Describing the seasonal snowmelt is a vital task when assessing the impact of Climate Change on the Arctic. The general increase in local temperatures includes extreme events, marked by the presence of persistent warm and humid air masses, which have been observed not only during the summer but also, more recently, during the winter season. These unusual meteorological periods are commonly referred to as 'warm spells' and they are characterized by extended periods of exceptionally high temperatures, often accompanied by rainfall events, defined as ’rain-on-snow’ events. These events present a multitude of challenges to the delicate Arctic ecosystem and its residents, affecting the environment, ecology, and socio-economic aspects.
Although the occurrence and frequency of winter warm spells are unpredictable, their impact is widespread across both coastal and inland Arctic regions. Winter warm spells can affect the cryosphere, including terrestrial ecosystems in snow-free areas. Typically, when rain falls on existing snow cover, it forms hard crusts on the snow surface or permeates through the snowpack, resulting in pools at the snow-ground interface. This phenomenon alters the snow-albedo feedback, accelerating the hydrological cycle, and consequently increasing heat transfer even at the snow-ground interface.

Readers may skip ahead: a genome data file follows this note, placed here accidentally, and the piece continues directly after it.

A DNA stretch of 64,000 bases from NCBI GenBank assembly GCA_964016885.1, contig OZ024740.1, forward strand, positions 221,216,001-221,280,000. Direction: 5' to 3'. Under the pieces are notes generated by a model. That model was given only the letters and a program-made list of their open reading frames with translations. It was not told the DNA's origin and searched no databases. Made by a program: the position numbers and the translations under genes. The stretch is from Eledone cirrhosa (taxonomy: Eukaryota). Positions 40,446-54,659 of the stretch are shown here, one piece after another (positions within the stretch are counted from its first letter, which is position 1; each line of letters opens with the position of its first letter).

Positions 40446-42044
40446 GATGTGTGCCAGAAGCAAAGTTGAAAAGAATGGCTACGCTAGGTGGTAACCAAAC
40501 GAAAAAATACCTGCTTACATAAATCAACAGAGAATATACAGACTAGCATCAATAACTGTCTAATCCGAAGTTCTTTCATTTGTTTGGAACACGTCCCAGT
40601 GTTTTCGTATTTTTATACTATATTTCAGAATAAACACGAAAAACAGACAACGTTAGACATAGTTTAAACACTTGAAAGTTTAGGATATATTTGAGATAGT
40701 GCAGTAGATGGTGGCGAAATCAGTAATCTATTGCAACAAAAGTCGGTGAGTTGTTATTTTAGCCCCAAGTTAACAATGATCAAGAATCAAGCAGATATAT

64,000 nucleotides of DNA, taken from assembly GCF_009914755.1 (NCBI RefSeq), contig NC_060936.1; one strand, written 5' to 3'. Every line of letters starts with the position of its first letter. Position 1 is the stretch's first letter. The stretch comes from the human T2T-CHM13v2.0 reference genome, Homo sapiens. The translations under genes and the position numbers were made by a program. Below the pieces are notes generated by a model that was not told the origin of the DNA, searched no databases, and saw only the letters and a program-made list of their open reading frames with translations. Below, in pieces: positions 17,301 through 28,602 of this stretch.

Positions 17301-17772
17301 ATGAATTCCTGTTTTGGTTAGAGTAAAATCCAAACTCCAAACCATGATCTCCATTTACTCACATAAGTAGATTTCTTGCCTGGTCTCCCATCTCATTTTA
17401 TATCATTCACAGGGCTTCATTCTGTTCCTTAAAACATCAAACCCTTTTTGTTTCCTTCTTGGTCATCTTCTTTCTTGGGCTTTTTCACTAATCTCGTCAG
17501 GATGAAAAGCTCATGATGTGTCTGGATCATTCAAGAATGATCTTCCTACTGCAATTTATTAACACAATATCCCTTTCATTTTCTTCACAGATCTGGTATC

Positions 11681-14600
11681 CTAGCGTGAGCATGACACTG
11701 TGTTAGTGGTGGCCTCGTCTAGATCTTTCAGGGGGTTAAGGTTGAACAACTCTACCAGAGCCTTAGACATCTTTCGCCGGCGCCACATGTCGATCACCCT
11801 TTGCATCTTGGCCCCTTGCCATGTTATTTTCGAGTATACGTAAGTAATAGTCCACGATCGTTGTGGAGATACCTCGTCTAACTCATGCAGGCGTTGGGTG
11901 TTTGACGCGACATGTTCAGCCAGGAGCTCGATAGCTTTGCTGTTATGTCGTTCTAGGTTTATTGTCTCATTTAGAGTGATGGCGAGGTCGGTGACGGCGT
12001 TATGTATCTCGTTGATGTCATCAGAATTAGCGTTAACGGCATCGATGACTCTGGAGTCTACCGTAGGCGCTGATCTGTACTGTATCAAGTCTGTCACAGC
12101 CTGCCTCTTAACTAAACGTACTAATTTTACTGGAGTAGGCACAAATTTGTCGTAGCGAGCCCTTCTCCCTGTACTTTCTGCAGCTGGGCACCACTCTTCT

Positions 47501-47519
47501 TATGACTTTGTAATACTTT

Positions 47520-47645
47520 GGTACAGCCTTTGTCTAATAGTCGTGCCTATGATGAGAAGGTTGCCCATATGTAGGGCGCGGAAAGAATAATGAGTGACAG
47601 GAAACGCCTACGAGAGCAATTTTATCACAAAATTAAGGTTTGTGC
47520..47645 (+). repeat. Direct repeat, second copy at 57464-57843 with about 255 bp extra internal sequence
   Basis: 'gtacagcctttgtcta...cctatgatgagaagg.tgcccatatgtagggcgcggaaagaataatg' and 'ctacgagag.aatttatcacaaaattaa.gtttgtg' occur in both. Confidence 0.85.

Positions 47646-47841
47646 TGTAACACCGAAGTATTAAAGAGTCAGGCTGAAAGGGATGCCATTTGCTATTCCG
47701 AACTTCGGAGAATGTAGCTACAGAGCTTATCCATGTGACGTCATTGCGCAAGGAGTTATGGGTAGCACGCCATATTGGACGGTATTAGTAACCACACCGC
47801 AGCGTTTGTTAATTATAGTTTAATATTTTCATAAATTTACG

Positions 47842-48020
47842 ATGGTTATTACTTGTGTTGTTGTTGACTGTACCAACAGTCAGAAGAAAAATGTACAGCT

Studying the effects of winter warm spells on snow throughout the entire accumulation and melting periods is essential for understanding the influence of extreme events on the Arctic environment. While identifying rain-on-snow events is well-established through satellite remote sensing and atmospheric reanalysis, assessing their impact on the environment requires further research. The objective of this initiative is to promote a dedicated workshop aimed at developing a multi-scale, multi-source strategy to comprehend the consequences of winter warm spells. The workshop seeks to leverage expertise in satellite and ground-based observations, focusing on assessing the evolution of snow and ice physics, snow chemistry, microbiology, and hydrology in supraglacial and periglacial environments.
Andrea Spolaor (Institute of Polar Science - National research council of italy (ISP-CNR), Italy)
Type of Activity:
- Talking Circle
Dates and Locations:
- June 2024
Open / Closed Activity:
Closed / by invitation only